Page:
So, yeah, it did make him feel a bit fuzzy and warm in the region of the stomach that the guys had actually taken the trouble to drop a word to the Flash, of all people, in concern over him. Even if that was totally unnecessary.
He was fine. And he was not crazy.
… And he realised just now that he'd kept silent for what may seem like an uncanny long period to someone like the Flash. Who glanced at him from the corner of his eye.
"So … wanna thumb-wrestle?"
"I won't use super-speed, promise."
"… Sure, okay."
James put away his yo-yo again and they locked hands.
The absurdity of the situation never occurred to him once.
"What were you working on that took so much time, anyway, James?"
"Air-walker shoes. You know, to walk on air. Wild, huh?"
"Yup, sounds so. How'd you get the idea?"
"Well, you know my folks were aerialists, right?"
"Right. Hah – got your thumb."
"You're on. So – aerialists."
They locked hands again, James still talking while paying extra attention this time. "So, yeah. I remember getting really scared of heights as a kid, so I thought up some kinda device that'd help me get … not scared. Got over that fear a while ago, but the shoe idea stayed." He grinned as he pinned Flash's red-clad thumb under his. "Heh. Decider?"
"Okay. So it's like a hobby? Every now and then, you just get them out and work on 'em?"
"Nah. Finished them last week." Flash seemed to raise an eyebrow under his cowl, and James' grin grew wider as he broke the thumb wrestling and used his hands to emphasize his point. "I tested them yesterday at my place, and they worked. But I haven't tested them over a good scary height yet."
"'That why you're here?"
This simple question left James oddly deflated after the soaring excitement of finding the shoes actually worked that he had been carrying with him since the day before.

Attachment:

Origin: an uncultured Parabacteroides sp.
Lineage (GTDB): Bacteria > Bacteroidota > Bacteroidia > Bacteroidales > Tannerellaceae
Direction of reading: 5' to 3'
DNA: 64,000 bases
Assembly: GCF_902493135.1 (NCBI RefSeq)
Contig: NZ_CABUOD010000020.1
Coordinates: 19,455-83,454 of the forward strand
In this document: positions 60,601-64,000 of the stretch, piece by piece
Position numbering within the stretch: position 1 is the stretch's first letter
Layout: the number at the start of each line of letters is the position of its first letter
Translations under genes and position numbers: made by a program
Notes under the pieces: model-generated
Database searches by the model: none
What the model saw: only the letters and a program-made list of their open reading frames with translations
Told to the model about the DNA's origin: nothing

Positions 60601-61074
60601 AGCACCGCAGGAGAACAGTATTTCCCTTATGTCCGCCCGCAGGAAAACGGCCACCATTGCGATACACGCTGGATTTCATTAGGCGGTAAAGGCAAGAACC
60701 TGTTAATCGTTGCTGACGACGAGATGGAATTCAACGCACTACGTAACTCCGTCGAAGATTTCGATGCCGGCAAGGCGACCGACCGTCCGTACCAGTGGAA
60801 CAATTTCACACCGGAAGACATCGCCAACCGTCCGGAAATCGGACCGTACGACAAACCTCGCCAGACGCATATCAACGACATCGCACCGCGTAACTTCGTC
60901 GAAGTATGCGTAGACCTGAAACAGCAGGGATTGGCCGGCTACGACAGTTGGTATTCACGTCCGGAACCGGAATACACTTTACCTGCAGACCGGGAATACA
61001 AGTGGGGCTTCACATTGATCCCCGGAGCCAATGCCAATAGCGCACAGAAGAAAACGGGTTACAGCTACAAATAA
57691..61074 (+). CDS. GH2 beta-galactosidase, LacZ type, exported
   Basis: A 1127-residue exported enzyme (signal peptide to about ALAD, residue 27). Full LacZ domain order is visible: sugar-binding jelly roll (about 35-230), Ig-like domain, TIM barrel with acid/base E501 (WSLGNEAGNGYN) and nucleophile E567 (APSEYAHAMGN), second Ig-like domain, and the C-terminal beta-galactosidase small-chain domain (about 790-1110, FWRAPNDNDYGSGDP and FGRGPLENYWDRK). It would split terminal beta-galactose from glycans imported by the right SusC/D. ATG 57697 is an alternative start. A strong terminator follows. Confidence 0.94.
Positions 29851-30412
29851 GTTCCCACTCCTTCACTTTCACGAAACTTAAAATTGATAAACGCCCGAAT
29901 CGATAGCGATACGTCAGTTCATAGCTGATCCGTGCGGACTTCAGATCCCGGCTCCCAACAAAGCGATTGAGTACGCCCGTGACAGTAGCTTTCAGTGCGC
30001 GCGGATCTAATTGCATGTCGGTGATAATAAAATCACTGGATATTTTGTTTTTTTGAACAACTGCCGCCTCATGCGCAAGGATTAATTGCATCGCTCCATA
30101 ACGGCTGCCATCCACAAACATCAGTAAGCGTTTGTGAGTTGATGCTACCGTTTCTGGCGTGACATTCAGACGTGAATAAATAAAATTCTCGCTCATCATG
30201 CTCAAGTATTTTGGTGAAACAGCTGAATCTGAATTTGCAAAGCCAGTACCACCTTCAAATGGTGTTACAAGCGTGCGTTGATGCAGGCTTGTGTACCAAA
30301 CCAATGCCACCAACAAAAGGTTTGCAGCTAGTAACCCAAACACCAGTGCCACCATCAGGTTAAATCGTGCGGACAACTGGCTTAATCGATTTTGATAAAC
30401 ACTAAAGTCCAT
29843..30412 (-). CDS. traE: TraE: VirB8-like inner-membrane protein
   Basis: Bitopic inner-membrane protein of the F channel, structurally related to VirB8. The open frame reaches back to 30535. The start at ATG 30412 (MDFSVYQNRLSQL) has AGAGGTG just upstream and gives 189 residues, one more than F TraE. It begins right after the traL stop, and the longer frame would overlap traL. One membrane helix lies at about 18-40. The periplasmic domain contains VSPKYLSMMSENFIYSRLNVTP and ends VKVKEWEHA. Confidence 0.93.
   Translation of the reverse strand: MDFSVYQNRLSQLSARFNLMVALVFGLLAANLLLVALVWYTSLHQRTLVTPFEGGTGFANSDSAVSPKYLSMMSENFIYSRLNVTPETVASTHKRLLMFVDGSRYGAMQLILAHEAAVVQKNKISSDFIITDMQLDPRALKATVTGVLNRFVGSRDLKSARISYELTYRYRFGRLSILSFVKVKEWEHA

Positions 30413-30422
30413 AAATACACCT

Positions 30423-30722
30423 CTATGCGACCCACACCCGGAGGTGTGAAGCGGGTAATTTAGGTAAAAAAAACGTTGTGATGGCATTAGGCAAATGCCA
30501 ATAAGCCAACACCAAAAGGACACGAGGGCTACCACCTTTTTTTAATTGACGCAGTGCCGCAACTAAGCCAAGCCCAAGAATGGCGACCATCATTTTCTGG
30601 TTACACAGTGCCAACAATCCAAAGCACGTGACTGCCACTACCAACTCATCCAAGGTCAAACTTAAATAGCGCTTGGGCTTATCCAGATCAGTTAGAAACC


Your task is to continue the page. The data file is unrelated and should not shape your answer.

"Yeah, I, uh … Guess I was working up the guts to take a leap of faith, as it were."
It was a beautiful day, after all, and crashing against the pavement with some big wet and pink noise some seventy stores below would really ruin it. That would be a shame.
The Flash peeked at the shoes he was wearing.
"Y'know, I don't know anything about flying gadgets, but they look like the normal kind to me."
"That's the whole point! That way, next time I rob a train or a jewellery store or something, you won't be able to follow me, 'cause I'll be running on air with my normal-looking shoes and I'll be laughing at ya!"
"Yeah, that sounds great," Flash deadpanned. Then he cut the snark and appeared thoughtful. "You know what? I think you should try. If they don't work, I promise I'll be down there to catch you before you –"
"– Go splat?"
James tapped his index against his chin thoughtfully, assessing the guy's sincerity. But that was something about the Flash that you quickly came to realise if you worked with – or against – him: he was fairly straightforward. He didn't do things with reservations or ulterior motives – he just did it. If he said he would catch you, unless something dire happened to him, he would.
It's a funny feeling when you're a villain, realising you could depend on a hero.